I want you to imagine for a minute...
The typical Japanese Citizen.
The typical citizen of Nigeria.
The typical citizen of Pakistan.
The typical Indian citizen.
The typical Iraqi citizen.
The typical Mexican citizen.
The typical German citizen.
Or the typical citizen of China.
Now I want you to imagine the typical citizen of the USA, born and raised. In case you don't quite catch what I'm trying to get you guys to think about, I brought up a rainbow of nationalities (or at least tried), to sort of give you a black and white picture of what to think about the various skin colors, mother tongues, and cultural backgrounds. Now I'm going to try and break this black and white idealogy.
In America, it seems most everyone who was at least born here can speak English, regardless of skin color. It may or may not go coupled with their mother tongue, but every now and then it seems we give our minorities crap. Whether it be tasteless jokes, profiling, or anything in between. I'll come back to that later.
Globalization is the simple thought process that we have countries becoming increasingly intertwined, which, with the advent of the 21st century, should come as less and less surprising because of transatlantic and transpacific flights. I have been to seven different countries within my lifetime, and after my last venture abroad, I am telling you that nothing would surprise me anymore. Which brings me to this point...
America, Canada, as well as many members of the EU, are not the only countries that exist which have "green cards" to give to their netizens. China has green cards (which are extremely difficult to get), so does Korea (which, at the time I last researched, is about as difficult to get as China), and so does Japan (but you have to be REALLY willing to become Japanese to get one, not quite as difficult as China or Korea), and so does Taiwan (fairly easy for Americans, Aussies, New Zealanders, and Europeans), and Singapore (painfully easy, but work is difficult to find). I am recalling all of these green card requirements off the top of my head, so please forgive me if any of this is inconsistent with your own personal research or experience. Continuing on...
I knew that before I went to Taiwan I was going to find foreigners that had Taiwanese citizenship, no doubt in my mind. But I was originally thinking that it would mostly be people from lesser developed countries, like Thailand, The Philippines, or Indonesia, or if I ran in to a foreigner from a more developed country with Taiwanese citizenship, I was thinking it would be an American / Canadian / EU member national that was looking to retire in Taiwan. However, there was a very big exception to that rule and I found it. I discovered that a few Taiwanese families like to adopt children and raise them themselves, which is quite converse to that of the mainland Chinese ideology, and furthermore for the communists, almost impossible to accommodate in their current legal situations with immigration customs and Chinese Nationality Laws. So, now and then I ran across foreigners from America, and some from Niger, that were adopted as young children and raised in Taiwan. They are Taiwanese citizens. I can only imagine the amount of discrimination or profiling they faced growing up. Because, honestly, even though Taiwan is a globalized place, I feel that the majority ethnicity is Han Chinese or Taiwanese aborigines. And because these foreign-born people are Taiwanese nationals, but they are not ethnically Chinese, I would not be surprised to see that they faced discrimination or profiling. Possibly the one thing that is most unexpected from all of this is, I remember hearing some of them spoke better Chinese than their mother tongue.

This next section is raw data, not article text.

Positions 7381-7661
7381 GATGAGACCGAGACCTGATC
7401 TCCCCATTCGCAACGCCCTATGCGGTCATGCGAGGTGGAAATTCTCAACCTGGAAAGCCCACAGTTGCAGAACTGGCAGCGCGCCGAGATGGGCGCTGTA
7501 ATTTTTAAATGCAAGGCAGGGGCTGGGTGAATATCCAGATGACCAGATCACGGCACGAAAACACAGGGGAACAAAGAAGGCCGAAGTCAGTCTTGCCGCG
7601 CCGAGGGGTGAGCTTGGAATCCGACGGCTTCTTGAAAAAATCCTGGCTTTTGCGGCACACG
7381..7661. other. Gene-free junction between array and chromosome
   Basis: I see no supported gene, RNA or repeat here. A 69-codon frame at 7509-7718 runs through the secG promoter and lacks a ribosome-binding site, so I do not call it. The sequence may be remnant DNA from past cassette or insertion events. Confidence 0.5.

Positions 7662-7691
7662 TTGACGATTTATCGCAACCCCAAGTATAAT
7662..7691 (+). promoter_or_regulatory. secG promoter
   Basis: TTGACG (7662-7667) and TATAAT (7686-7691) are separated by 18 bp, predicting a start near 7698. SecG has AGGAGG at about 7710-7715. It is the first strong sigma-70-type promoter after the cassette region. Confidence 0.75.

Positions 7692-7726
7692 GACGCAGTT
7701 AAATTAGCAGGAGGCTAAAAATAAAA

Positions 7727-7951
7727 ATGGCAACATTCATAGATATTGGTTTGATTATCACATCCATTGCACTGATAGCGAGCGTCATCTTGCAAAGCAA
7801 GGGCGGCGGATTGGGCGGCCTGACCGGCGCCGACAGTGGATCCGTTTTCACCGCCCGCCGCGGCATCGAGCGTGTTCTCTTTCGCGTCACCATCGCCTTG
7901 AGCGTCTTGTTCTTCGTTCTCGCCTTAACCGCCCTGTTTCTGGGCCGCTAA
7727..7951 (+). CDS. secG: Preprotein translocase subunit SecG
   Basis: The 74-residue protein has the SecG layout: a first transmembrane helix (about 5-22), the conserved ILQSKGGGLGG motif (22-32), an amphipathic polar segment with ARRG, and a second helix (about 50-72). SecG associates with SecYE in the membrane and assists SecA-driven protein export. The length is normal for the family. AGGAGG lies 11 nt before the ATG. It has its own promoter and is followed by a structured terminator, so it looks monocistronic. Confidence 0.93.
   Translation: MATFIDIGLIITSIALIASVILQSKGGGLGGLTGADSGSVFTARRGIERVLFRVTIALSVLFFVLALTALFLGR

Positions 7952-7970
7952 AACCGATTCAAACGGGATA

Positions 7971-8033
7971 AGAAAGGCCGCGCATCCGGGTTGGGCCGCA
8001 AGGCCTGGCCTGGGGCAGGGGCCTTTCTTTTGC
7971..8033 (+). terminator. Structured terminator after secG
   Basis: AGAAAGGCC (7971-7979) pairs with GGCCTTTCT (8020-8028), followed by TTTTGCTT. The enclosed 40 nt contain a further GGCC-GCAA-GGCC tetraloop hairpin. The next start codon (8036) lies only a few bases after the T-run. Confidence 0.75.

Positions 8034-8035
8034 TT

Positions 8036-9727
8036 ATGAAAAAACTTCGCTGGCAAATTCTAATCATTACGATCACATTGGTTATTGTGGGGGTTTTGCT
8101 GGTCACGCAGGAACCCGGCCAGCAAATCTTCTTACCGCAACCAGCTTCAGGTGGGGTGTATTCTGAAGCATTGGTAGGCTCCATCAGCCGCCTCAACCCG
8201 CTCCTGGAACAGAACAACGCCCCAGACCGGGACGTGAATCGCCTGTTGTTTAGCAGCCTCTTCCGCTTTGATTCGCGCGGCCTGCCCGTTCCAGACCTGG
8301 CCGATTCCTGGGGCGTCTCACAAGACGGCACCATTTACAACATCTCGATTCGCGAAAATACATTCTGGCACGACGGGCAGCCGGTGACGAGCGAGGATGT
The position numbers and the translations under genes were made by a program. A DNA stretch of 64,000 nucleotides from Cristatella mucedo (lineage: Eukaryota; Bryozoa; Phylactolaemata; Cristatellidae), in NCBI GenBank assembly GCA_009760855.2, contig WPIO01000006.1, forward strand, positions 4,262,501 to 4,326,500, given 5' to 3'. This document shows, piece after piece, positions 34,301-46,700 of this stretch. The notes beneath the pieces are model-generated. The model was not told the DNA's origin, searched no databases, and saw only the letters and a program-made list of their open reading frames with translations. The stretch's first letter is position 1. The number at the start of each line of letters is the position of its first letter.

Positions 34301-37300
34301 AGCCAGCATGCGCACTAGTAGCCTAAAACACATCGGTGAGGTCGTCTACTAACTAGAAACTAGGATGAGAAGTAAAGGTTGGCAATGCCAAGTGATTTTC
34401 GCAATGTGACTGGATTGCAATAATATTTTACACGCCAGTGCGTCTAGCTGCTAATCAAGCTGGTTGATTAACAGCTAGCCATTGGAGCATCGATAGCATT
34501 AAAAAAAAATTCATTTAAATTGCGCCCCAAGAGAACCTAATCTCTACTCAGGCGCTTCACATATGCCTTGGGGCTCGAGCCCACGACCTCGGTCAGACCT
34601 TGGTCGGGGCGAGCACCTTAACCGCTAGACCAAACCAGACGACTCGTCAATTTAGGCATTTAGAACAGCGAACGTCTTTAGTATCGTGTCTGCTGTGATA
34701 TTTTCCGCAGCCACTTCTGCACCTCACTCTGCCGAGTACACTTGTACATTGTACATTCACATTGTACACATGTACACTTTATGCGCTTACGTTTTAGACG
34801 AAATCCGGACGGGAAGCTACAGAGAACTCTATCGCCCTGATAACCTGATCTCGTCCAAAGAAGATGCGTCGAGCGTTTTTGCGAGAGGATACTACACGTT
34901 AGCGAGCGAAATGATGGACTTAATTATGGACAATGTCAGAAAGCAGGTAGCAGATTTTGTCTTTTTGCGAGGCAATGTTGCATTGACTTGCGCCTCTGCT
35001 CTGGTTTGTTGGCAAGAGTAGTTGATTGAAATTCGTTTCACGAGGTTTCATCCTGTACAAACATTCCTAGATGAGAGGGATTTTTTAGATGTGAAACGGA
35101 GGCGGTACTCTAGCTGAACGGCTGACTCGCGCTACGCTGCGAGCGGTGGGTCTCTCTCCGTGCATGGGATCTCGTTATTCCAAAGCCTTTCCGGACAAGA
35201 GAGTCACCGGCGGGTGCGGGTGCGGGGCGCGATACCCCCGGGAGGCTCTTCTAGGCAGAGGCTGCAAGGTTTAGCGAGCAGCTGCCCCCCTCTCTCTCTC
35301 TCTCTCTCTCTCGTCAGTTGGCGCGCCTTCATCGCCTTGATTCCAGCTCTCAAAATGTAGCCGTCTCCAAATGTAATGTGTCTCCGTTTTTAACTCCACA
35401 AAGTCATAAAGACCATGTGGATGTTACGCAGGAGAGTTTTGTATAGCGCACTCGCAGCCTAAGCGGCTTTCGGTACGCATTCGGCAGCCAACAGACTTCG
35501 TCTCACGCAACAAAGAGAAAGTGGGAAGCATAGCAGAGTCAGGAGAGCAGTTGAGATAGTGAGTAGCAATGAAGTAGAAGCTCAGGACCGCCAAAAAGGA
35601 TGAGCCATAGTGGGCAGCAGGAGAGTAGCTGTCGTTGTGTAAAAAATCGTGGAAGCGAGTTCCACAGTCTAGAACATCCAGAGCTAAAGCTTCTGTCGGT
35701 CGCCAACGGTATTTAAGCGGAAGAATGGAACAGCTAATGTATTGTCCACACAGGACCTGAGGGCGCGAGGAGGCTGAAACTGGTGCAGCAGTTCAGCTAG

I remember some oh-so-slight profiling I faced when I was in Taiwan. I remember I was at a 7-11 waiting for my food to heat up in the microwave, and I just remarked to this guy that was shopping, "我從來沒看到蘋果牛奶“ ("I've never seen apple milk before.") and his girlfriend just flipped out and said, "哇！你會講國語嗎？！" (”Whoa, you can speak Chinese?!"). The irony of this is, the place where I bought my lunch was less than one mile from National Taiwan University, which is basically like Harvard or Yale for Taiwan.